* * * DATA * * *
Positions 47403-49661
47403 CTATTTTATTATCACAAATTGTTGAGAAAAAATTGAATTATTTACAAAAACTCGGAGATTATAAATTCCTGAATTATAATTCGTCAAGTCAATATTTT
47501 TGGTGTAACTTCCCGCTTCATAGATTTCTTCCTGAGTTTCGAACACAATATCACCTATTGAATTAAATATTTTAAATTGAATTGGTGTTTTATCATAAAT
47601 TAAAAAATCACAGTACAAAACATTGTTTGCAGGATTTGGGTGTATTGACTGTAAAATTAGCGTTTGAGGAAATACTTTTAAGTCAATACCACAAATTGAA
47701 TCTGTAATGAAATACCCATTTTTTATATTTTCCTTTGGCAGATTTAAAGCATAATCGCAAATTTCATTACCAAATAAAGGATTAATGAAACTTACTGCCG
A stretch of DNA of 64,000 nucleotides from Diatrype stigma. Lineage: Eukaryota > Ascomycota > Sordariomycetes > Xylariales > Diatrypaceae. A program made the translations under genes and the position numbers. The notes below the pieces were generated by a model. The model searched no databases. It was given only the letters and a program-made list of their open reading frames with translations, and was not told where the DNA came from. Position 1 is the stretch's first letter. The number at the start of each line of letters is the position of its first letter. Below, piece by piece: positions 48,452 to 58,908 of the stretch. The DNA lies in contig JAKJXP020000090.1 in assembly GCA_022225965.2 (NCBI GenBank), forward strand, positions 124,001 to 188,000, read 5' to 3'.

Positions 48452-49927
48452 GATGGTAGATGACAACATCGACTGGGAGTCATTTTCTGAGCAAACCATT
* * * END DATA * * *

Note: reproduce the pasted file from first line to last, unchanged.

Positions 47403-49661
47403 CTATTTTATTATCACAAATTGTTGAGAAAAAATTGAATTATTTACAAAAACTCGGAGATTATAAATTCCTGAATTATAATTCGTCAAGTCAATATTTT
47501 TGGTGTAACTTCCCGCTTCATAGATTTCTTCCTGAGTTTCGAACACAATATCACCTATTGAATTAAATATTTTAAATTGAATTGGTGTTTTATCATAAAT
47601 TAAAAAATCACAGTACAAAACATTGTTTGCAGGATTTGGGTGTATTGACTGTAAAATTAGCGTTTGAGGAAATACTTTTAAGTCAATACCACAAATTGAA
47701 TCTGTAATGAAATACCCATTTTTTATATTTTCCTTTGGCAGATTTAAAGCATAATCGCAAATTTCATTACCAAATAAAGGATTAATGAAACTTACTGCCG
A stretch of DNA of 64,000 nucleotides from Diatrype stigma. Lineage: Eukaryota > Ascomycota > Sordariomycetes > Xylariales > Diatrypaceae. A program made the translations under genes and the position numbers. The notes below the pieces were generated by a model. The model searched no databases. It was given only the letters and a program-made list of their open reading frames with translations, and was not told where the DNA came from. Position 1 is the stretch's first letter. The number at the start of each line of letters is the position of its first letter. Below, piece by piece: positions 48,452 to 58,908 of the stretch. The DNA lies in contig JAKJXP020000090.1 in assembly GCA_022225965.2 (NCBI GenBank), forward strand, positions 124,001 to 188,000, read 5' to 3'.

Positions 48452-49927
48452 GATGGTAGATGACAACATCGACTGGGAGTCATTTTCTGAGCAAACCATT